Report: Aaron Hernandez planned suicide “for weeks”

AP

The death of former Patriots tight end Aaron Hernandez was ruled a suicide only one day after it happened. A major international publication now claims that Hernandez had intended to take his own life for an extended period of time.

According to the Daily Mail, “Hernandez was planning his suicide for weeks.” Per the report, Hernandez had given “most of his personal belongings to fellow inmates and covered the floor of his cell in soap,” so that he wouldn’t be able to save himself if he decided to abort the hanging.

Also, three different notes were found in Hernandez’s cell. (It had previously been reported that there was no note.)

These facts make it even more reasonable to ask questions regarding whether the authorities at the prison knew or should have known that Hernandez was suicidal. As mentioned Wednesday, the suicide rate for prisoners in Massachusetts was nearly double the national average for the period of 2001 through 2012. The situation prompted the Massachusetts Legislature to commission a study earlier this year aimed at better preventing inmate suicides.

107 responses to “Report: Aaron Hernandez planned suicide “for weeks”

  1. Why would he commit suicide in the middle of an appeal. He had a good lawyer and beat the double murder just recently. He might had a 50/50 shot of being free. The whole thing sounds fishy. Dude probably was murdered.

  2. I am not a conspiracy type of person, but this is starting to stink. First there was no note, now there are 3 notes. Then it was no one knew Aaron was suicidal and now everyone knew since he was giving all his property away. Then it was family wants to donate brain but medical examiner say no. Seriously, nothing looks shady here at all.

  3. Florio, why aren’t you mentioning that Baez probably brought these issues to Hernandez’s attention in the normal attorney/client privileged discussions that take place?

  4. Stop. Just stop. Trying to place blame on the prison, the system or anywhere else is just wrong. Are we now placing the responsibility of reading someone else’s mind on the prison guards?

    Aaron Hernandez is the only one to blame.

    Just. Stop.

  5. If a death row inmate decides to take his or her own life, I got no problem with it. I believe they will go to a very hot place for what they did, and if they want to take the Express, then it saves the taxpayers a lot of money in incarceration costs.

  6. This whole story should be the final day’s case study at NFL Rookie symposium.

    What a waste

  7. Since you openly admit you don’t have a real job, maybe you’d like to take a job as a corrections officers for a few months and let us know the reasonableness of whether or not prison staff is or should be aware of every inmates thoughts and/or intentions. Plus, I’m sure you’d appreciate the $38,000 a year for your efforts.

  8. He’d never do it!
    It’s all a cover up!

    Comments of morons.
    Doing life without parole can break anyone.

  9. “Major” – and yes, by one metric it’s the most read news site on the planet – but not necessarily accurate. So take it with a grain of salt.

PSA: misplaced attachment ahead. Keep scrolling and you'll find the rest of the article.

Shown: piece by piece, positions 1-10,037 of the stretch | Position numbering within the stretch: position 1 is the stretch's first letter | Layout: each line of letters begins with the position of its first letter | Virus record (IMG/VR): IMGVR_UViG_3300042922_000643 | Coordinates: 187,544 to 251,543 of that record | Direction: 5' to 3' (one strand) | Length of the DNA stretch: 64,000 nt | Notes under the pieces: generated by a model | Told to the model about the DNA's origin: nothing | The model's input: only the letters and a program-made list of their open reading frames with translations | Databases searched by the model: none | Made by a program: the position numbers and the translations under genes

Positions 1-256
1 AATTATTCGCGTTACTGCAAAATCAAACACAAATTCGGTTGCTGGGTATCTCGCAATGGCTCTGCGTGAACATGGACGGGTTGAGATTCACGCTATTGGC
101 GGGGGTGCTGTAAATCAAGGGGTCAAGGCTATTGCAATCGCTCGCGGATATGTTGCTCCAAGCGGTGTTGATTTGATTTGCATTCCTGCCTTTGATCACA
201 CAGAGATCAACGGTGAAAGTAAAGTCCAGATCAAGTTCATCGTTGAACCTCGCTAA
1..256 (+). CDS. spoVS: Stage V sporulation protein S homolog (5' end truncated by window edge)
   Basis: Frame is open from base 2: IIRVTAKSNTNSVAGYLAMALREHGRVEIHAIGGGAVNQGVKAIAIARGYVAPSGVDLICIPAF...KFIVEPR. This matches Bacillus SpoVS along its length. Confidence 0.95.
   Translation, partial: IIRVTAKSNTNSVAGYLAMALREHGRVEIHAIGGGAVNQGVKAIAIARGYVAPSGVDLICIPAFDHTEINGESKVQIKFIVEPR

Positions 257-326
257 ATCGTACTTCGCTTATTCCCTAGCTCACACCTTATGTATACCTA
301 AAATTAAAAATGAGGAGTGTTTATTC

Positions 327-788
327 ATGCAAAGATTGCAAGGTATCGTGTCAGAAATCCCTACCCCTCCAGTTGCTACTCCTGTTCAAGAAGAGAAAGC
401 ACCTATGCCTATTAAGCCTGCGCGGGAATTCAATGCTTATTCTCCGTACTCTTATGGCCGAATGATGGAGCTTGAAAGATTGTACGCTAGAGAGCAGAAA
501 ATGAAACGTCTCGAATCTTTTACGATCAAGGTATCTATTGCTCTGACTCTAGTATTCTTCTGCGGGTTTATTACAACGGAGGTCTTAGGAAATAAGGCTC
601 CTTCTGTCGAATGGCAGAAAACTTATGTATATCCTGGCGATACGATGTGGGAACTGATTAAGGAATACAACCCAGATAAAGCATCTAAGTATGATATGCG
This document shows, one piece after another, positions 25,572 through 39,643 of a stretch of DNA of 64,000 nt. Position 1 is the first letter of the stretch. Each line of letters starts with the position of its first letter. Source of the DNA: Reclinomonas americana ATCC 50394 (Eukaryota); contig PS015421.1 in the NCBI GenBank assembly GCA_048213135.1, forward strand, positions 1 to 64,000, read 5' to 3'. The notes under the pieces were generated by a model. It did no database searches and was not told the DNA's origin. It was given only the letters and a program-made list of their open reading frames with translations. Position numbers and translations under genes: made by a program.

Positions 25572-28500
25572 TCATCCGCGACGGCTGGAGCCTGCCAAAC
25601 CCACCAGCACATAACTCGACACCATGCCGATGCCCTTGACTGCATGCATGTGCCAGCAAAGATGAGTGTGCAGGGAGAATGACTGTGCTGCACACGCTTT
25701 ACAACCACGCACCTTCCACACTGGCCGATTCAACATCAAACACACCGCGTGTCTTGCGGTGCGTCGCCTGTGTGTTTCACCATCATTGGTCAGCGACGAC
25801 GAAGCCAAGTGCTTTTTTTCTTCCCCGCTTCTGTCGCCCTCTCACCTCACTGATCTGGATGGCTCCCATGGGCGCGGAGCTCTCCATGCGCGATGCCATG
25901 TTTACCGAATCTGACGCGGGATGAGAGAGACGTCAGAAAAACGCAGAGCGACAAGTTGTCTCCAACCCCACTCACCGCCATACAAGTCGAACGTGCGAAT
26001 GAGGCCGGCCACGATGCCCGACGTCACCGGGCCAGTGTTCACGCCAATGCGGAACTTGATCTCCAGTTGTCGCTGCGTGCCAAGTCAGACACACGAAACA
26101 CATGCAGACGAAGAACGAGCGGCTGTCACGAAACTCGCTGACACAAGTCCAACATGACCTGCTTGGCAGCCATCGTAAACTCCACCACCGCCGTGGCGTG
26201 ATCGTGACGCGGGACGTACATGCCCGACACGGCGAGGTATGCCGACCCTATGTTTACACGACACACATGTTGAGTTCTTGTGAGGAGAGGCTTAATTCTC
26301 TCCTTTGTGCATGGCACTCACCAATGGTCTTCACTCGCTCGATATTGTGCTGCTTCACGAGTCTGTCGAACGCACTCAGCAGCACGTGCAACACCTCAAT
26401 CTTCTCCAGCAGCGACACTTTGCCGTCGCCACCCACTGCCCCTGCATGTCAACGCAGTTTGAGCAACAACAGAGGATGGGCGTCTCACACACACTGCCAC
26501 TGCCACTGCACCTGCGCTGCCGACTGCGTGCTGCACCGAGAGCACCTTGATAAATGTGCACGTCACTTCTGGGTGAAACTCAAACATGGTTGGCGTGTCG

But if true, the people who oversaw his cell block and their supervisors should be fired, at the very least.

  10. “I doubt they’ll kick up any fuss. Not for an old crook like me”

    -Shawshank Redemption

    They should have known, they probably did know, but no one in the prison system is going to do a thing about it.

    American prisons are about a timeout from society, not rehabilitation. The mental and physical health of inmates is something people don’t care about and if you raised taxes to pay for inmates to have better access to medical professionals, people would bitch about how inmates have better healthcare than people who are free.

    Yes it’s an issue, but barring massive social change for most Americans it’s a cost of doing business.

  11. As mentioned Wednesday, the suicide rate for prisoners in Massachusetts was nearly double the national average for the period of 2001 through 2012. The situation prompted the Massachusetts Legislature to commission a study earlier this year aimed at better preventing inmate suicides.

    ==================================

    maybe they ought to change the fact that a murder conviction can be overturned w a suicide, and that rate might drop. just a thought….

  12. Also posted on Wednesday was an article where you quoted everyone from his family to his friends to his lawyer that they had all recently spoken to him and that he had given no signs whatsoever that he was contemplating suicide.

    If none of these people, who knew Hernandez intimately for most of his life, could detect the fact that he was about to kill himself why would you expect an overworked staff with literally thousands of inmates to worry about to detect it?

    And not for nothing, but relying on an article from the London Daily Mail and their “well placed source” (because of course- why wouldn’t a newspaper in England have a well placed source in the Massachusetts prison system) is not exactly responsible.

  13. Diehard pats fan from Mass, I only hope his daughter becomes a strong law abiding woman unlike her father. She will grow up fatherless, but I hope it makes her stronger as a person. He probably asked his attorneys or other inmates how can his daughter get any money and this was the “solution.”